Which language do you want to learn?

Which language do you want to learn?

Idiomatic expressions and their meanings in Arabic

Two students discuss language tasks in the library.

Language, in all its essence, goes beyond literal meanings—the cultural richness imbibes itself in forms such as idioms and phrases unique to each language. Arabic, with its poetic legacy, has numerous idiomatic expressions that offer a glimpse into its rich cultural tapestry. Understanding these idioms can provide non-native speakers with insights into the nuances of Arabic culture and language. Here are several Arabic idioms and phrases that can add flavor to your linguistic skills.

كَسَّر الفَسَّاد (Kassar al-fassad)
Literally meaning “to break the jar,” this expression is used when someone reveals a secret or spills the beans.
بالغلط كَسَّرَت الفَسَّاد وعرف الجميع بالخبر. (By mistake, she spilled the beans and everyone knew about the news.)

عَصْفور في اليَد خَيرٌ مِن عَشَرَة عَلى الشَّجَرَة (‘Asfour fi al-yad khayrun min ‘asharate ‘ala ash-shajarah)
This idiom translates to “a bird in the hand is worth ten on the tree,” which is similar to the English idiom “a bird in the hand is worth two in the bush,” meaning it’s better to have a small but certain advantage than the possibility of a greater one that might come to nothing.
قررت أن أقبل بالعرض الوظيفي لأن عَصْفور في اليَد خَيرٌ مِن عَشَرَة عَلى الشَّجَرَة. (I decided to accept the job offer because a bird in the hand is worth ten on the tree.)

الصَّبْر مِفْتاح الفَرَج (As-Sabr miftah al-faraj)
Meaning “patience is the key to relief,” this expression emphasizes the importance of patience leading to better outcomes or solutions.
واصلت الدراسة رغم الصعوبات لأن الصَّبْر مِفْتاح الفَرَج. (I continued studying despite the difficulties because patience is the key to relief.)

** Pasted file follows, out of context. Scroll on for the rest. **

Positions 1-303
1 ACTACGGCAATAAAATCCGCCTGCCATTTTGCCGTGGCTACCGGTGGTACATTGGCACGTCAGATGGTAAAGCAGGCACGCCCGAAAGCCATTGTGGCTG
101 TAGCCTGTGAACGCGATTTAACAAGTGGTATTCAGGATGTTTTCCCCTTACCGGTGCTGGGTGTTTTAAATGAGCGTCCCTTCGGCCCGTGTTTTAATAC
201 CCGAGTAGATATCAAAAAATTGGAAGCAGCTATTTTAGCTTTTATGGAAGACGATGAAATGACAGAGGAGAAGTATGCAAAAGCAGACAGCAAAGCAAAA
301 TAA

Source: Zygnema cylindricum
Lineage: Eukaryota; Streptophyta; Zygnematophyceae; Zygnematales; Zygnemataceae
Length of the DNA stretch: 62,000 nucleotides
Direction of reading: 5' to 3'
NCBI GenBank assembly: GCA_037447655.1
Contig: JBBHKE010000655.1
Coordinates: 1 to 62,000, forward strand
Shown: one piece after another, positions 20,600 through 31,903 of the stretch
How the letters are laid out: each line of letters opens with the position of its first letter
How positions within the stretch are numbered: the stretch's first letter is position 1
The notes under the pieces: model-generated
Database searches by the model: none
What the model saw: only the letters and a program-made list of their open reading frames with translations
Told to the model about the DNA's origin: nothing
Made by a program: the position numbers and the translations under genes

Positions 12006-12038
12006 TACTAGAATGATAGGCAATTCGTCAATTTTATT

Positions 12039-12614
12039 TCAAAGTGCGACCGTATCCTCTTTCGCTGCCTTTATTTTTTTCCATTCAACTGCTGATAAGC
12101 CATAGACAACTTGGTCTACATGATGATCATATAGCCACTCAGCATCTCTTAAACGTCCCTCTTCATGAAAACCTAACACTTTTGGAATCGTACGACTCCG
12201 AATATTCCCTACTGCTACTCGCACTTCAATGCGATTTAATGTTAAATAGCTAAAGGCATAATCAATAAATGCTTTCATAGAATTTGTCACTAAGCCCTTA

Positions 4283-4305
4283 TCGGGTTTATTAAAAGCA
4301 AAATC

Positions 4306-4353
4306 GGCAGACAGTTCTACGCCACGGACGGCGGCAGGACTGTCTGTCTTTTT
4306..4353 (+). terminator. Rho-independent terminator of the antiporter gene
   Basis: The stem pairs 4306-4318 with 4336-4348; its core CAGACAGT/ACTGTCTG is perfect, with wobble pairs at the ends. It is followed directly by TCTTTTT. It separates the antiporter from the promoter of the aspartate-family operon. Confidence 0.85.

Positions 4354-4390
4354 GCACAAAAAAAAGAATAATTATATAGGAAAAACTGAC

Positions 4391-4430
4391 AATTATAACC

يلعب على الحبلين (Yal’ab ‘ala al-hablayn)
It means “to play on both ropes” and is akin to the English saying “to play both sides of the fence.” This idiom refers to a person who tries to maintain favor with two conflicting sides.
هو دائمًا يلعب على الحبلين حتى لا يخسر أي فرصة. (He always plays both sides to not lose any opportunity.)

إِذا كَان الكَلام مِن فَضَّة فَالسُّكوت مِن ذَهَب (Idha kan al-kalam min fiddah fassukoot min dahab)
“If speech is silver, then silence is golden.” This Arabic counterpart to an English proverb suggests that it’s sometimes wisest to remain silent.
علمتني أمي أنه إِذا كَان الكَلام مِن فَضَّة فَالسُّكوت مِن ذَهَب. (My mother taught me that if speech is silver, then silence is golden.)

التَّوبَة شِبَاك الُمتَرَدِّي (At-tawbah shibak al-mutarriddi)
This translates to “Repentance is the rope of the escapee,” suggesting that repenting can be a way to escape from the consequences of misconduct.
أدرك أنه ارتكب خطأ كبير وأن التَّوبَة شِبَاك الُمتَرَدِّي. (He realized he had made a big mistake and that repentance is the rope of the escapee.)

يد واحدة ما تصفق (Yad wahida ma tasfiq)
Literally meaning “one hand doesn’t clap,” this idiom highlights the need for cooperation and teamwork—in other words, it takes two to tango.
وجدت الحل مع فريق العمل لأن يد واحدة ما تصفق. (I found the solution with the team because one hand doesn’t clap.)

These idiomatic expressions are a small sampling of the vibrant and expressive nature of the Arabic language. By incorporating them into your conversations, you can convey not just literal meaning, but also cultural sentiments and contextual subtleties. However, it’s important to remember that the use of idioms can vary greatly across different Arabic dialects, so the meanings might have slight variations or may be used in specific contexts. As you continue to learn Arabic, pay attention to how native speakers use these phrases and you’ll soon find them an invaluable part of your linguistic repertoire.

Talkpal is AI-powered language tutor. Learn 57+ languages 5x faster with revolutionary technology.